After nine separate seabed excavations, Nanhai One was raised from the seabed in 2007, and moved into the Maritime Silk Road Museum, a unique purpose-built museum in Guangdong, where it is undergoing further excavation. Nanhai One is an incredibly rich find. More than 14,000 of an estimated 60-80,000 artefacts have been recovered so far. A time capsule in the truest sense of the term, Nanhai One has the potential to tell us more about Song Dynasty trade, society and technology than any other site in Chinese history.
Mary Rose was England’s King Henry VIII’s flagship and the pride of his Tudor fleet. The warship was constructed in 1509–10 and after a successful 33-year Naval career, sank during a battle with the French in 1545. Henry was devastated.
In 1971, after a six-year search, diver Alex McKee located the wreck in the Solent off Portsmouth. After extensive archaeological excavations directed by Margaret Rule and involving over 600 divers, the hull of Mary Rose was recovered in 1982, along with more than 19,000 artefacts. Further excavation of the stem post, bow castle and an anchor were carried out in 2005-2006 under the direction of Alex Hildred, and I was again fortunate to be part of that.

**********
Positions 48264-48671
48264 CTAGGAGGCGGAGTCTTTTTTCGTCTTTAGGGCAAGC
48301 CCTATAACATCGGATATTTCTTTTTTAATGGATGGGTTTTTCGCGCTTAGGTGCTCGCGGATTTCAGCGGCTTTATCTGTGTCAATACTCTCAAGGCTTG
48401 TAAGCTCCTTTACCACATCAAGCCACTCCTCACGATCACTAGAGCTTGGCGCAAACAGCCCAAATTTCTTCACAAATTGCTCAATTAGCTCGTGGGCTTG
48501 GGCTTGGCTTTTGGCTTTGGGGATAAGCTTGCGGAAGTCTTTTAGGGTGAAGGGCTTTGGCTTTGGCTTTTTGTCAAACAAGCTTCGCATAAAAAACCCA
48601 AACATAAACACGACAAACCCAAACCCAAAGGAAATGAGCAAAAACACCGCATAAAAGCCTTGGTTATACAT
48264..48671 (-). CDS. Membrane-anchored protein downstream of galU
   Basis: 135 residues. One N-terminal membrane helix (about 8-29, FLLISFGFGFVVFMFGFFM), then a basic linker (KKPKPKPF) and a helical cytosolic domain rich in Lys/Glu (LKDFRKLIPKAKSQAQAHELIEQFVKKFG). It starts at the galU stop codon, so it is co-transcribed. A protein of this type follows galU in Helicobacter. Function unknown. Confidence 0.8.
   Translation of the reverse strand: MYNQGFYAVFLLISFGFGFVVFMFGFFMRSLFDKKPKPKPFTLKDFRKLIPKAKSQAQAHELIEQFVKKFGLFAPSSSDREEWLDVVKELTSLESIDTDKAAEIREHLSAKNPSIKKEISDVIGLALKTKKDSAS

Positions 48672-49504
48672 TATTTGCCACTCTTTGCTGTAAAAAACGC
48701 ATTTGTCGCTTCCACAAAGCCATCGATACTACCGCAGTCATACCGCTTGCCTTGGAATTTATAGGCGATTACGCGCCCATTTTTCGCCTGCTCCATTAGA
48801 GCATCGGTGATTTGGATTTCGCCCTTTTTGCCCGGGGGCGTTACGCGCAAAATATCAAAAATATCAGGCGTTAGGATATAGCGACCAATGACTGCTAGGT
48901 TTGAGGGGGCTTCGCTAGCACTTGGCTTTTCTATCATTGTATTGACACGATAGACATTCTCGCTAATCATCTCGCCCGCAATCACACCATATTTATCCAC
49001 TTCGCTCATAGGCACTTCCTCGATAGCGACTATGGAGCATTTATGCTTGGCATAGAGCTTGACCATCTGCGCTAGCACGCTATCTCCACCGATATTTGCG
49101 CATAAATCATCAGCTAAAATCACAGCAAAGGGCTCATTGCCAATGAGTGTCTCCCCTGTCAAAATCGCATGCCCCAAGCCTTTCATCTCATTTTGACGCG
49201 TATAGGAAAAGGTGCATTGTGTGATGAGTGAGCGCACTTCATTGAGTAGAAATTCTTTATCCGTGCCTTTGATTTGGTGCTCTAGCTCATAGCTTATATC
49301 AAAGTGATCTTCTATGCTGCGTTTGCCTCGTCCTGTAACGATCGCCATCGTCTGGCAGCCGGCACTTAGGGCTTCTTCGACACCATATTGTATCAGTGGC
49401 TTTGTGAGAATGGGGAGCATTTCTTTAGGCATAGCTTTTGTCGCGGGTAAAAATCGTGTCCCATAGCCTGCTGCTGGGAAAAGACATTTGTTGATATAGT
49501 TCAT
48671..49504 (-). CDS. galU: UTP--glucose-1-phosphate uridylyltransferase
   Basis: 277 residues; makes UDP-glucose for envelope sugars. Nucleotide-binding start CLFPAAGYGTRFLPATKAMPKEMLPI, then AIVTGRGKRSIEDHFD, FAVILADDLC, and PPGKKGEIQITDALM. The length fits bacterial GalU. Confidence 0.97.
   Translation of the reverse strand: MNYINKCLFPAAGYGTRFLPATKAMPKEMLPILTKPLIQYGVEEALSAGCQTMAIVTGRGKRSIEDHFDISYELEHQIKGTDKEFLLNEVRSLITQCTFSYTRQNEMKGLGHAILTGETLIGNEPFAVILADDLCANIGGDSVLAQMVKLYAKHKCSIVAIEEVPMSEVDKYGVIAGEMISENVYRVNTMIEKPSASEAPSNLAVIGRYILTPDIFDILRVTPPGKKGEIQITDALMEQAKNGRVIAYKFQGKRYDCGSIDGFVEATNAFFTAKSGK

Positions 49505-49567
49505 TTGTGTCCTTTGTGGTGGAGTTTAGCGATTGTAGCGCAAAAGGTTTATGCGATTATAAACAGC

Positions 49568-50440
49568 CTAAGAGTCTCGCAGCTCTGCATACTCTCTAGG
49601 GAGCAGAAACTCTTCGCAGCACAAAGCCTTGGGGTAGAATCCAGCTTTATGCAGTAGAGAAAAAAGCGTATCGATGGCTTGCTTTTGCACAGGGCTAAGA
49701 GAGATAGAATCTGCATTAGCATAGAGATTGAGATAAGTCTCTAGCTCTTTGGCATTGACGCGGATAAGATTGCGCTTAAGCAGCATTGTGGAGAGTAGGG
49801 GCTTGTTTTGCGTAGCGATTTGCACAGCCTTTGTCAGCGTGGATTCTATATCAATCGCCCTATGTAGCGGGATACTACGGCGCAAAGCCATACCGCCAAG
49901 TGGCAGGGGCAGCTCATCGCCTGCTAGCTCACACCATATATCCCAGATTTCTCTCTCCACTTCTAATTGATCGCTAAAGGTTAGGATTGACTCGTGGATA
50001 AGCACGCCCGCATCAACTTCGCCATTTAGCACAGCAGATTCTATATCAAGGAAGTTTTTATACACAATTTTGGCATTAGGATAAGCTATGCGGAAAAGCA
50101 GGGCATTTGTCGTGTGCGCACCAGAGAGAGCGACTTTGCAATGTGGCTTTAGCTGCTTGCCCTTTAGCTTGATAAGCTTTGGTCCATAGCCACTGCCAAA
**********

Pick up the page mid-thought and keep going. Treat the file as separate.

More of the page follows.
Mary Rose has taught us more about life in Tudor times than any site ever before, for since! The ship is on display in a new purpose-built museum in the Portsmouth Historic Dockyard and is absolute must-see!
For more information on the ship, its archaeology, or when you can see it again, visit the Mary Rose Museum online.